Micro Finance Institutions


    In News 

    • Microfinance companies are expecting greater growth in rural markets than urban, following new guidelines issued by the Reserve Bank of India .

    More In News 

    • The central bank has allowed households earning up to ?3 lakh annually to be classified as eligible for microloans, expanding the market for microfinance institutions (MFIs). 
    • The cap earlier was ?1.25 lakh in rural areas and ?2 lakh in other areas. 
    • It also removed the cap on pricing loans, aiding deeper penetration into existing markets and entry into new ones.

    About Micro Finance Institutions

    • It offers a form of financial service which provides small loans and other financial services to poor and low-income households.
    •  It promotes financial inclusion which enables the poor and low-income households to come out of poverty, increase their income levels and improve overall living standards. 
    • It can facilitate achievement of national policies that target poverty reduction, women empowerment, assistance to vulnerable groups, and improvement in the standards of living.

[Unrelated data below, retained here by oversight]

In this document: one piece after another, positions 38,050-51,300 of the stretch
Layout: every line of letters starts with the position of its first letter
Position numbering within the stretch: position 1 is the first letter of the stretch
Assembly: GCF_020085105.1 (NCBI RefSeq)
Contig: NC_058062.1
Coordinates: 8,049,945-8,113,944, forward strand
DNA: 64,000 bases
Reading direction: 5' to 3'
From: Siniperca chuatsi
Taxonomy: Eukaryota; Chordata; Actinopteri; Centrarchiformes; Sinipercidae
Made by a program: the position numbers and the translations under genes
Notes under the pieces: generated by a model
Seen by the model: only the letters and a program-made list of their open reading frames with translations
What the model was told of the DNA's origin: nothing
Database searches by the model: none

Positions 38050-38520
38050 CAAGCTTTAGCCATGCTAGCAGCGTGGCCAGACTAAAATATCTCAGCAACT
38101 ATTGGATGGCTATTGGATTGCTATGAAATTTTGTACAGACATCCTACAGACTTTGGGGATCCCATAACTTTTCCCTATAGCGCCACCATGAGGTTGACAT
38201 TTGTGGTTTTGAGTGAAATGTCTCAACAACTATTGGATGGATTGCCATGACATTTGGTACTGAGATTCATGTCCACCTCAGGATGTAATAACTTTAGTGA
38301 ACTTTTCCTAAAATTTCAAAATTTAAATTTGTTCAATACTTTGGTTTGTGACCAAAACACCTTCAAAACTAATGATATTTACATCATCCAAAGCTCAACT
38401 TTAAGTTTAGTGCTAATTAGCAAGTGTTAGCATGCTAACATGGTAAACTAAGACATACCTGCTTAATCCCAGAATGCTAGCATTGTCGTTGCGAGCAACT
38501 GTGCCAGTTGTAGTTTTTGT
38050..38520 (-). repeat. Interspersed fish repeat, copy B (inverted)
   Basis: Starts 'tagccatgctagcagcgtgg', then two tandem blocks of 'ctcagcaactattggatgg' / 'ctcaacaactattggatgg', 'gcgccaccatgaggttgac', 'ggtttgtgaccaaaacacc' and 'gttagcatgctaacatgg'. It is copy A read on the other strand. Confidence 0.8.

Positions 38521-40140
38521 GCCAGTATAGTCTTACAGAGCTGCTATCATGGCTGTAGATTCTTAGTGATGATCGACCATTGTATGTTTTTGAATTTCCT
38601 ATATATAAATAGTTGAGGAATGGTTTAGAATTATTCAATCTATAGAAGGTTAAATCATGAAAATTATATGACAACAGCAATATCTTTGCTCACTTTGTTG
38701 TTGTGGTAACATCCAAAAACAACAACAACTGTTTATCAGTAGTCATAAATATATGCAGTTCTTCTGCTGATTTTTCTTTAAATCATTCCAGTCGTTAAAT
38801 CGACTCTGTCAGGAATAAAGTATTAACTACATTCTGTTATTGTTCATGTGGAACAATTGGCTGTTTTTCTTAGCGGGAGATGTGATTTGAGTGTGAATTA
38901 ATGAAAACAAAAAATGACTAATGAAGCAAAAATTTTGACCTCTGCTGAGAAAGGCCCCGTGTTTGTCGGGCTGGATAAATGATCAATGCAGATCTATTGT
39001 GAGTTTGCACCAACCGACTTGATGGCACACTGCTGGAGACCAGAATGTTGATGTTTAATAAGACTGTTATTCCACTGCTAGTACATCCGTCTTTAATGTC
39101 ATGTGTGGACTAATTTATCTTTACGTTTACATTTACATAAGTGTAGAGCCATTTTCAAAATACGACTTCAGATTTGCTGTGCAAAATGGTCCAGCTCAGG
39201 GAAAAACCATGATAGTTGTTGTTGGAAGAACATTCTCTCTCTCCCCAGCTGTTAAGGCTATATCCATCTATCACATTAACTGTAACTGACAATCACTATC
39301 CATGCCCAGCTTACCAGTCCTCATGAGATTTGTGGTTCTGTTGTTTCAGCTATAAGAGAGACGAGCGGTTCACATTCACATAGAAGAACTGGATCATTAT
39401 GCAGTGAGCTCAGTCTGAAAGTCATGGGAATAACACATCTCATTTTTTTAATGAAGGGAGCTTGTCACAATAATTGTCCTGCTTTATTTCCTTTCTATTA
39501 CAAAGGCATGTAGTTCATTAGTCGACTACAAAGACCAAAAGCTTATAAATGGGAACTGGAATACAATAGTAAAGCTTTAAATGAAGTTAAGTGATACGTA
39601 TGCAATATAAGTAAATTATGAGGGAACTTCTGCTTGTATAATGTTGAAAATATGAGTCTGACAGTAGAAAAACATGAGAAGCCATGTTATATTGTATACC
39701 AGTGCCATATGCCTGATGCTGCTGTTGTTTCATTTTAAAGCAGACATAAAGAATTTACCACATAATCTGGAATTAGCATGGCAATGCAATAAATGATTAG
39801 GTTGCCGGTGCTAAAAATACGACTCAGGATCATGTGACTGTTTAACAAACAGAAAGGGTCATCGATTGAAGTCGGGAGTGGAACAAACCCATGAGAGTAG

• Growth 
      • The Indian microfinance sector has witnessed phenomenal growth over the past two decades in terms of increase in both the number of institutions providing microfinance as also the quantum of credit made available to the microfinance customers. 
    • Microcredit Delivery Channels
      • Microcredit is delivered through a variety of institutional channels viz.
        • Scheduled commercial banks (SCBs) (including small finance banks (SFBs) and regional rural banks (RRBs)) lending both directly as well as through business correspondents (BCs) and self-help groups (SHGs)
        • Cooperative banks
        • Non-banking financial companies (NBFCs), and 
        • Microfinance institutions (MFIs) registered as NBFCs as well as in other forms